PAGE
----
We Lutherans make a big deal about the Reformation. We celebrate it on October 31, the date in 1517 when Martin Luther nailed 95 Theses on the door of the Castle Church in Wittenberg, Germany.
These very scholarly statements challenged the teachings of the Roman Catholic Church at that time, which was the only institutional Christian church in northwestern Europe. Within five years his invitation to debate had set off a fire storm throughout all of Northern Europe. Nothing was the same afterwards.
Because of our ethnic origins, Lutherans have been a marginal force in American Protestantism. John Calvin launched a second reformation ni;;neteen years later with his summary Institutes of the Christian Religion. The descendants of John Calvin have had much more influence. But now Luther’s emphasis on grace is providing new focus for pastors and churches intent on reaching out to our changing society.
During my years as an administrative leader at Fuller Theological Seminary, I spent a lot of time and conversations trying to figure out the difference between Lutherans and Calvinists. Fuller was founded as an interdenominational seminary that has long felt the influence of moderate Reformed theology. Baptists, too, have a Calvinist outlook on living out the Christian faith. “Should” is a key part of the Calvinist vocabulary.
Here is a basic insight: Martin Luther was trying to reform the church and its teachings. John Calvin was trying to reform the behavior of Christians. These are two very different outlooks on Christian church life. Personally, I think that the Calvinist heritage no longer fits well the new American culture the way it did several generations ago.
Admittedly, I am biased. But this bias is not only by heritage but especially toward more effective ministry today. Whose platform—Luther’s or Calvin’s—will better reach more people in our times?
Here are some other differences:
a. John Calvin wrote about grace but took away much of its meaning by his dominant emphasis on reformed behavior. Martin Luther was a Bible scholar who re-discovered and explained Paul’s concept of grace, letting the chips fall where they may.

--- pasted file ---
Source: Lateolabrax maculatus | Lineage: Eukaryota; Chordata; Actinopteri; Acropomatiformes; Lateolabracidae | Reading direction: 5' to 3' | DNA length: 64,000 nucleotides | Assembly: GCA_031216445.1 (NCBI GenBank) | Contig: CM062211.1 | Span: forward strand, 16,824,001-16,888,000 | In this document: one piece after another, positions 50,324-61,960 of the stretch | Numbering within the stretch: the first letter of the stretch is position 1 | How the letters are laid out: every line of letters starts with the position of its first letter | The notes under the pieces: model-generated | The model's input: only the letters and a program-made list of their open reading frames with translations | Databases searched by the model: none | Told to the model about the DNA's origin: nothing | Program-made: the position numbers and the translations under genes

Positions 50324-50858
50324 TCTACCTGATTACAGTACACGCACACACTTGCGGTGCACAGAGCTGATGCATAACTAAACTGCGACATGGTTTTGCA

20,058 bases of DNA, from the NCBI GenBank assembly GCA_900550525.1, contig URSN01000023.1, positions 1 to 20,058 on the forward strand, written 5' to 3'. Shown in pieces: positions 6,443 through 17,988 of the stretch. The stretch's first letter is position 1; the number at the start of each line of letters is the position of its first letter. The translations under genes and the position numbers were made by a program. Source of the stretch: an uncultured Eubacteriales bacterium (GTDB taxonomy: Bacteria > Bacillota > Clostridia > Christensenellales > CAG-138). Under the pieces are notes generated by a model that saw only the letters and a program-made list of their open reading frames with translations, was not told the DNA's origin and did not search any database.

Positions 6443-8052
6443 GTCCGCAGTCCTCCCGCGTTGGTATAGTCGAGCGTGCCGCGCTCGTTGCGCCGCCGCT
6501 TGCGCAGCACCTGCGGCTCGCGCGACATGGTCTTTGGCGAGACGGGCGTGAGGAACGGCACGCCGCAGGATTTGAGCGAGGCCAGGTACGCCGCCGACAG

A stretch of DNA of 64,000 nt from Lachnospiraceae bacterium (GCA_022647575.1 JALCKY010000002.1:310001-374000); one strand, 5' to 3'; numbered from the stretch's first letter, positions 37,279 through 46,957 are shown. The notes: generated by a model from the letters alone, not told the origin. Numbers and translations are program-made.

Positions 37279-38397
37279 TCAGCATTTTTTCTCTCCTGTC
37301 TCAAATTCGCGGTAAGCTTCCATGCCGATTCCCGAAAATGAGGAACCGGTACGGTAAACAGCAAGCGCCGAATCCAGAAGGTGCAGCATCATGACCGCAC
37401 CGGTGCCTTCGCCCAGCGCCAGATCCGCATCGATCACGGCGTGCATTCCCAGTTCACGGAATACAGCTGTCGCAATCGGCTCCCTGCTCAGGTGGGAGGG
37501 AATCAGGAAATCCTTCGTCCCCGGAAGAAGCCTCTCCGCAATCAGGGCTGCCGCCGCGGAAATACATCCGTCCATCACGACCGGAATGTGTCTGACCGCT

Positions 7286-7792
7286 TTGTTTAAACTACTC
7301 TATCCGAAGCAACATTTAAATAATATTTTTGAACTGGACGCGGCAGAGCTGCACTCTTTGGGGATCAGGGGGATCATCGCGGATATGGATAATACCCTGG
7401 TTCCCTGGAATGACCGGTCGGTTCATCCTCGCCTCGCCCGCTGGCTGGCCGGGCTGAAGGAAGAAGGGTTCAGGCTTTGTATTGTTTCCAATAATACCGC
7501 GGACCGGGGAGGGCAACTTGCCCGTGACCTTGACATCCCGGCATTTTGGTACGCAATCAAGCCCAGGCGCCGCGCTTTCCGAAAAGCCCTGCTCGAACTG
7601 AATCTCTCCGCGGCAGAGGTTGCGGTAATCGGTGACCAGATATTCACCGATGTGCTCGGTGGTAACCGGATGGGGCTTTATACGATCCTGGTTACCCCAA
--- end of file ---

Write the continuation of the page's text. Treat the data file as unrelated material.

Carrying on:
b. Calvin relied on politics to establish his view of reformed church life. It was the Geneva town council that allowed him to enforce his theocracy. In his early years, Luther did not try to manipulate political forces. They just happened to work in his favor. He was protected by a key prince of his day in the very complicated politics of the Holy Roman Empire. What a great reminder that we live by faith, not by politics.
Which is a better platform today? Is it staking out a Christian ethical position and trying to enforce it on a whole nation? Or is it focusing on the Kingdom of God and adjusting to whatever politics emerge at a given time. A Calvinist approach is turning off greater numbers of bystanders and raising increased hostility to institutional churches. What happened to grace?
c. Martin Luther was a much better communicator than John Calvin, who was a lawyer writing in dry legalize. Floating around in Calvinist circles, I noticed that Luther got quoted much more than Calvin. Among his many gifts, Luther could turn a good and memorable phrase. He worked hard at appealing to his growing audience. That’s a big part of why it grew.
A take-away for today is the increased importance of good preaching in a media age. Effective preaching is not just a matter of content; it is also grabbing and holding attention. Such ability is a gift. Discover who has it and feature that preacher as much as possible.
d. Martin Luther himself had a great appreciation for the Holy Spirit, at least in his early years. A Bible scholar, he did not have to fit the unpredictable Spirit into a rational scheme. John Calvin, in contrast, was a systematic theologian who had little appreciation for what was not rational.
In this post-Modern age, young adults in particular have a greater appreciation for the supernatural. Most “get” the Spirit and are looking for a better Spiritual life. They also appreciate the world of grace that sets them free.
Let Martin Luther lead the way into the future of Protestant churches in America.
What do you make out of the distinction between reforming the church vs reforming Christian behavior? Which approach makes more sense in our current American culture?